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“Buckle Up” as Inflation Fight Threatens Growth, IMF Chief Warns

“Buckle Up” as Inflation Fight Threatens Growth, IMF Chief Warns

  • Next year will ‘feel like a recession’ for millions: Georgieva
  • Has ‘no doubt’ IMF board will approve food-shock window

International Monetary Fund Managing Director Kristalina Georgieva said she expects slowing growth from higher borrowing costs will make next year feel like a recession for millions of people, even if the global economy avoids a technical downturn.

“Increased interest rates will bite and we will see the impact on growth,” Georgieva said in an interview Wednesday in New York with Bloomberg Television’s Francine Lacqua.

“For hundreds of millions of people it will feel like a recession, so buckle up,” she said. “Hopefully, if we get inflation under control, then we can see a foundation for growth and recovery.”

Surging prices have forced central banks worldwide to tighten monetary policy, which is expected to cool inflation but risks tipping economies into recession. In the US, Federal Reserve officials pivoted to aggressively lifting rates to tame the fastest price increases in four decades.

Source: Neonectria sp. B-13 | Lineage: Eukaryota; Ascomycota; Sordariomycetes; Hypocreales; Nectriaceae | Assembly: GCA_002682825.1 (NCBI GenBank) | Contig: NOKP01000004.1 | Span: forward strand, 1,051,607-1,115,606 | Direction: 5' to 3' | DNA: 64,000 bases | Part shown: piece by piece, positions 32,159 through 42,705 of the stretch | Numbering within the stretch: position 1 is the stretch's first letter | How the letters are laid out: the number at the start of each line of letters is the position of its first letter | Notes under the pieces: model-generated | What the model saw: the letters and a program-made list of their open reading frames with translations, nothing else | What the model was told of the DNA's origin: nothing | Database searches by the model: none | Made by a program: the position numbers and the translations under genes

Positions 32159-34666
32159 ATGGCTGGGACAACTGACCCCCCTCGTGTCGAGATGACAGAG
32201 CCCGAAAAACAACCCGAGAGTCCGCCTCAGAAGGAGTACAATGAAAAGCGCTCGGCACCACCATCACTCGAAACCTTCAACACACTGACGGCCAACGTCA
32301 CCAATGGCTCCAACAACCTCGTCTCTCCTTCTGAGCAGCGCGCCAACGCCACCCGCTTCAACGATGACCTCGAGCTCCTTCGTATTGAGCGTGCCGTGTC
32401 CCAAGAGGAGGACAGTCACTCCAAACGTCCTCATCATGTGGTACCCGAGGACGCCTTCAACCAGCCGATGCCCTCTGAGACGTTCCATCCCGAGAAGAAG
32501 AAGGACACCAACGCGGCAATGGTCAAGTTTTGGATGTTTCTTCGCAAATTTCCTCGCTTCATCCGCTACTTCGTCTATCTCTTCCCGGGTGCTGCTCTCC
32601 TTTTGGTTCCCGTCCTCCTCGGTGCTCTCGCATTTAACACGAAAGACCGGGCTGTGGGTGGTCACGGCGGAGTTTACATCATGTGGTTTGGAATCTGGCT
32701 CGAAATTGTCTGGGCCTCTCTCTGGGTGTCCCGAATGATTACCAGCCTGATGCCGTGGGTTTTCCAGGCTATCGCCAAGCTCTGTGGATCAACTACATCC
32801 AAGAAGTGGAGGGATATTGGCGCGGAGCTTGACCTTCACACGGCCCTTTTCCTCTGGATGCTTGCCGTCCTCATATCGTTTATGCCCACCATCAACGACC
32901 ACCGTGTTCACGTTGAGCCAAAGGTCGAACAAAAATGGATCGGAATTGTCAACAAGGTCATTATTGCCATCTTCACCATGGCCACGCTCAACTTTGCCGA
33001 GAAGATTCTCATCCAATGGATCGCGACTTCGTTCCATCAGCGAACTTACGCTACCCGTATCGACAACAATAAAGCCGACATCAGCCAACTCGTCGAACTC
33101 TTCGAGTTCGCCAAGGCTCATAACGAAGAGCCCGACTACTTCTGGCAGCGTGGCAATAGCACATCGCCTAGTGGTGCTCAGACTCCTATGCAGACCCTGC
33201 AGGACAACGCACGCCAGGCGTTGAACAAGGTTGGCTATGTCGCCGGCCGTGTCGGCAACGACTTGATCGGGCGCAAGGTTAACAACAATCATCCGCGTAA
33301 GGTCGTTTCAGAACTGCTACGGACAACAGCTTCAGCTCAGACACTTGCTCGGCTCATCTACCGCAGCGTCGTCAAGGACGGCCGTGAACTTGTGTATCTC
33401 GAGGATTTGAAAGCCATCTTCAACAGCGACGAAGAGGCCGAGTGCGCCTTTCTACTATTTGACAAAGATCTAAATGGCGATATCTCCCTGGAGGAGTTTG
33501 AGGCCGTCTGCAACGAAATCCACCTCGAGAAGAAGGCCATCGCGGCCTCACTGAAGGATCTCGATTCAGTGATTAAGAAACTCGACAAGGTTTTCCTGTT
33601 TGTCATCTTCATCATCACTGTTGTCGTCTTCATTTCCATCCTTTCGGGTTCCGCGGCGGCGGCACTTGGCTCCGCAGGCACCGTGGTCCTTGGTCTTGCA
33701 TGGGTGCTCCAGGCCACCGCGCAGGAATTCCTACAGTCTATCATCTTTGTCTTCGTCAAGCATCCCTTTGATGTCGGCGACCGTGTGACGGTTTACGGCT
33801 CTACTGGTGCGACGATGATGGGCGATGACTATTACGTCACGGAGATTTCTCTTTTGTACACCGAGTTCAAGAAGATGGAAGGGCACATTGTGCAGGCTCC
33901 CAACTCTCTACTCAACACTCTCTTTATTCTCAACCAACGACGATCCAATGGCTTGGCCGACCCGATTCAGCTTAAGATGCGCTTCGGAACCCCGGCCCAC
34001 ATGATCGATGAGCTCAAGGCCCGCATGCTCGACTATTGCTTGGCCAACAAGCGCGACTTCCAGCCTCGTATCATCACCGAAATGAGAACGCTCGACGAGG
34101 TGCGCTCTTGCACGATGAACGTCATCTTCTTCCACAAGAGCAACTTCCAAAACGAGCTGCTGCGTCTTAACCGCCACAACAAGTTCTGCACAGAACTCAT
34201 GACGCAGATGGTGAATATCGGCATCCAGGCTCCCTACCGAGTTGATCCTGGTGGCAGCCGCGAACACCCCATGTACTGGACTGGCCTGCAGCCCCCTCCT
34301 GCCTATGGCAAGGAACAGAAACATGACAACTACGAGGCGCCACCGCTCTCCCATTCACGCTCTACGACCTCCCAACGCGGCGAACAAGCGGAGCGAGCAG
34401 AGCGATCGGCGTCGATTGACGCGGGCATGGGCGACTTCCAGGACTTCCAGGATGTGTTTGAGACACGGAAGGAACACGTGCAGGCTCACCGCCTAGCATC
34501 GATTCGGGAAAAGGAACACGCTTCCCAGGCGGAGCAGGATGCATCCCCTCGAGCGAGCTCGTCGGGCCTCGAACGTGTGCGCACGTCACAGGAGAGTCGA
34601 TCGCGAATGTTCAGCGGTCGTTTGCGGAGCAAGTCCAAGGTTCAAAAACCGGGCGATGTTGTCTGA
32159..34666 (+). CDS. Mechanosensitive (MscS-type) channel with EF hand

Rate hikes in the US have also helped strengthen the dollar, which makes it harder for countries to service dollar-denominated debt and worsens their own inflation pain.

Georgieva also said in the interview there was “no doubt” the IMF’s board would soon approve a so-called food-shock window, a mechanism to help countries hit by the supply crisis spurred by Russia’s invasion of Ukraine, which has disrupted grain shipments.

The war-torn country could be one of those to benefit from the effort, Georgieva said on September 13 after speaking with President Volodymyr Zelenskiy. Ukraine could get aid similar to the $1.4 billion in emergency resources received in March, just days after the war began, Georgieva said previously. The nation faces a fiscal gap of as much $5 billion monthly, according to government’s estimates. Kyiv is also scheduled to repay about $4 billion in debt to the IMF by 2024.

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The IMF will start a mission to Ukraine in October, Prime Minister Denys Shmyhal said on Tuesday. Last week, he criticized the Washington-based lender for being too slow to reach a new deal now that Ukraine is fighting back against a full-scale invasion by President Vladimir Putin’s troops, which started in February.

Kyiv officially applied for a new IMF loan program in August and hoped to get an initial disbursement as early as November.

Bloomberg

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